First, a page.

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A woman walks by the Guelph Mercury office in Guelph, Ont. on Monday, Jan. 25, 2016. The Guelph Mercury daily newspaper has announced it will stop publishing its print editions this week with 23 full-time and three part-time jobs being affected. THE CANADIAN PRESS/Hannah Yoon

The Canadian Press

It has been a bad week for journalism: 200 jobs lost in the broadcast and publishing wings of Rogers Media, and the closing of one of the nation's oldest daily newspapers.

The Guelph Mercury would have celebrated its 150th anniversary along with Canada next year, and its demise set off a flurry of comments from shocked and saddened members of its staff, past as well as present.

"Papers like Guelph Mercury were once the stepping stone to bigger papers," tweeted Steve Ladurantaye, a former Globe and Mail reporter and now head of news and government with Twitter Canada. "The entire farm team system has basically vanished in Canada."

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In fact, much of the mainstream media seems to be vanishing. This week's casualties followed the newsroom merging and layoffs at Postmedia last week, which in turn followed layoffs at The Toronto Star earlier this month.

There is serious pressure on the industry's business model, and it is always difficult to see jobs lost and coverage cut. But I'm not as pessimistic as some, for the simple reason that my job keeps me in regular contact with our customers: the public.

It's true that most of the hundreds of e-mails and tweets I receive each year are complaints about everything from editorial decisions and upsetting photo choices to grammatical mistakes.

I share these comments with you on a regular basis, but I also receive praise from readers who crave smart, important journalism. Their notes and phone calls are always welcome, never more so than right now.

I find that, while readers demand coverage of the key news events, what they really love is the memorable, the quirky, the intelligent and the important. Here are a few examples.

The first of them is a series by investigative reporter Renata D'Aliesio on the number of Canadian soldiers who have died by suicide since serving in Afghanistan. "Thank you for the time and resources The Globe and Mail spent to shine national attention on the tragic stories of our forgotten soldiers," one reader said. "It was heartbreaking to read how they and their families suffered. The front-page quote from [one soldier's] father, 'You have to put as much money into fixing them as you put into breaking them,' summed up the shameful lack of assistance these men and families received upon their return from combat. Hopefully, this story will help current and future soldiers get the proactive mental-health treatment and consistent follow-up they so desperately needed."

Because the military refused to release the number of suicides linked to the Afghan mission, Ms. D'Aliesio had to spend months poring through a decade's worth of obituaries and then confirming with families and former comrades-in-arms that 54 had died by suicide after coming home – and, according to updates from the military and further reporting by The Globe, that toll has now reached at least 62.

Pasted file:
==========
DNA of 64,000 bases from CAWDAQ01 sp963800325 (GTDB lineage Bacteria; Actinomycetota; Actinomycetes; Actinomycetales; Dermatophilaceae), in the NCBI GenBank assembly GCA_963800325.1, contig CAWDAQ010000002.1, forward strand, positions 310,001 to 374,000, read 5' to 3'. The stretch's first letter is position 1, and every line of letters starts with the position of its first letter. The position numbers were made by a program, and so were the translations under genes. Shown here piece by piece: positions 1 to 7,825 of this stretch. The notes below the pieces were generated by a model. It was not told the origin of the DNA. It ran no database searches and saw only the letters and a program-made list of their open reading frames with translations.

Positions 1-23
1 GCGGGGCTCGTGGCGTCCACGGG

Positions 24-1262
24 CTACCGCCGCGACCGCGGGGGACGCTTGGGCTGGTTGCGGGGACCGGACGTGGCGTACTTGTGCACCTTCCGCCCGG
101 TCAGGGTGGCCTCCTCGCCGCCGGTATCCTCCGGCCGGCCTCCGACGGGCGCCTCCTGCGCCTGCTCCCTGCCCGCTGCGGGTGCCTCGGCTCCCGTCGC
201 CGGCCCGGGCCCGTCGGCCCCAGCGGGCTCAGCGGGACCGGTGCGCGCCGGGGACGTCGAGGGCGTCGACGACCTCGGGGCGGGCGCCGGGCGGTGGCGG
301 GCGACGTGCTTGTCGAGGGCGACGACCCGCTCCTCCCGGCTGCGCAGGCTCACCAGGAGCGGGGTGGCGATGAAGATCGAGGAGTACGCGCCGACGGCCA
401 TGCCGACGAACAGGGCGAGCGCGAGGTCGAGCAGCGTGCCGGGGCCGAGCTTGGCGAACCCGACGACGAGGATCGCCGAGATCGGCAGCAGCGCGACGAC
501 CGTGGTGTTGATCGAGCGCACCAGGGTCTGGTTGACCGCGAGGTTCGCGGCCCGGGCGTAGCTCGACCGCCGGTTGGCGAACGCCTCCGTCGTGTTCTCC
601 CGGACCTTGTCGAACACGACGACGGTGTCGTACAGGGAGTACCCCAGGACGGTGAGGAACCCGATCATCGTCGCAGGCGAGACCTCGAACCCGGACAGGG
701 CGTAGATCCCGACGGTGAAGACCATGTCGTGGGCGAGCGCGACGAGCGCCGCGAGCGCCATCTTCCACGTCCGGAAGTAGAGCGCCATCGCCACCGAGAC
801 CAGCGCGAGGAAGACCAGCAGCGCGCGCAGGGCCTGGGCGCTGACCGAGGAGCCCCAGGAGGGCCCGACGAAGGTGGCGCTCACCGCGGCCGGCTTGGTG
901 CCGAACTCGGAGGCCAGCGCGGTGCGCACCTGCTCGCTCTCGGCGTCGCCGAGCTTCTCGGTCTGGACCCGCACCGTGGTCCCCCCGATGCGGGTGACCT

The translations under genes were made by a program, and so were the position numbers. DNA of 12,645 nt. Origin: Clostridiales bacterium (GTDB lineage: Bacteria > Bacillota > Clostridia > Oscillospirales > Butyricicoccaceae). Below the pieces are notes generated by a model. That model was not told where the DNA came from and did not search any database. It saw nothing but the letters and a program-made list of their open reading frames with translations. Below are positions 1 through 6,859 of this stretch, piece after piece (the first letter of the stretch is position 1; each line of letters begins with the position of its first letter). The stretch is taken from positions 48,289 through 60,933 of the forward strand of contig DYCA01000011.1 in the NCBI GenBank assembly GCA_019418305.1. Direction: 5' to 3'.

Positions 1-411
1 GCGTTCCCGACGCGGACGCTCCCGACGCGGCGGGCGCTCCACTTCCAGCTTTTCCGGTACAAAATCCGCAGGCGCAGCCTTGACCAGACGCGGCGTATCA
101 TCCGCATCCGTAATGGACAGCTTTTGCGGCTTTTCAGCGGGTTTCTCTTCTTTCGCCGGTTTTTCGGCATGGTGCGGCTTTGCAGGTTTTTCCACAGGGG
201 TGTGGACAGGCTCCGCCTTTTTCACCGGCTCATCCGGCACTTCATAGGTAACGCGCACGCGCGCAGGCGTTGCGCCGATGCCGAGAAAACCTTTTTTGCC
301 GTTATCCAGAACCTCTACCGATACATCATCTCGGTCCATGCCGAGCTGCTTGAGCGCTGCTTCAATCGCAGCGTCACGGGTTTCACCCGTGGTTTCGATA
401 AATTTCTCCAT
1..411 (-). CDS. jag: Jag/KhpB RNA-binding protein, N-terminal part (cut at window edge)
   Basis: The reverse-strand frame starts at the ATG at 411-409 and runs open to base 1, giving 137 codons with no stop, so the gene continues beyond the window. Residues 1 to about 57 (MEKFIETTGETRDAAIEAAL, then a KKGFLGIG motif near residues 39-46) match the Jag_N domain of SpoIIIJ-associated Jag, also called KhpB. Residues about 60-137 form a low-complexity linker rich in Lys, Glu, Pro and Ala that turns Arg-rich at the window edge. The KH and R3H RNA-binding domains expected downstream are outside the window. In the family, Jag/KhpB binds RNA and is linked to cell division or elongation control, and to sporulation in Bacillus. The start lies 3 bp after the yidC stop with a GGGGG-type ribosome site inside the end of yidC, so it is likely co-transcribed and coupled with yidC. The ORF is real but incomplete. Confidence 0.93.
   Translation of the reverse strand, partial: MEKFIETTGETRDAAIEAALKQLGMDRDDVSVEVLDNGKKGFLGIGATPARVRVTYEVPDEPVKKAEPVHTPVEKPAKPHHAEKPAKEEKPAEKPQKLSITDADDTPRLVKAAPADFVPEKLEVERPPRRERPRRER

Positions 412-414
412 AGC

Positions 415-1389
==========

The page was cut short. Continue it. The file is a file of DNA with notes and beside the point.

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(To understand the effort that goes into investigative journalism, see the Oscar-nominated movie Spotlight. It features a realistic look at the constant phone calls and paper checks required – as well as a scene in The Boston Globe publisher's office that was filmed in a boardroom here at The Globe and Mail.)

I've also heard from a number of you this year who appreciate the insight of columnist Doug Saunders on immigrants and refugees. A year ago, he went to Brussels and wrote a thoughtful essay about how to build better communities to help avert extremism. Amid many angry comments online came this: "Saunders's ideas are based on fact and evidence that is undeniably true," was one comment. "It was the immigrant experience that made America great, and also transformed Canada into a country that has become the envy of the world. Kudos to The Globe for publishing this."

And finally, the year was capped off with feature writer Ian Brown's return to L'Arche, a community for intellectually disabled adults in Trosly, France, to interview its Canadian founder, Jean Vanier, and write about finding hope and joy.

Among many thank-you notes, this letter to the editor said it best: "It is 'stories' like this one ... that keep me reading The Globe and Mail. We desperately need more 'news' such as this to counteract the horrors that are offered up to us every day from everywhere. We crave hope when we are offered only despair. This is hope and love and happiness."

Such examples of meaningful, well-researched and thoughtful journalism are, of course, found on other platforms and in other newsrooms.

But with so many closings and layoffs, it is increasingly hard to find organizations willing to invest what it takes to give journalists the time required to specialize, research and think. All three of these Globe writers have considerable experience, with two of them published authors and one a former foreign correspondent.

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In these cases, there is serious investment in the journalism and the journalist's experience. And I think readers understand that, even if they get angry when copy is marred with grammatical mistakes like the recent front-page confusion over flout and flaunt, they are supporting important work done for the public good.

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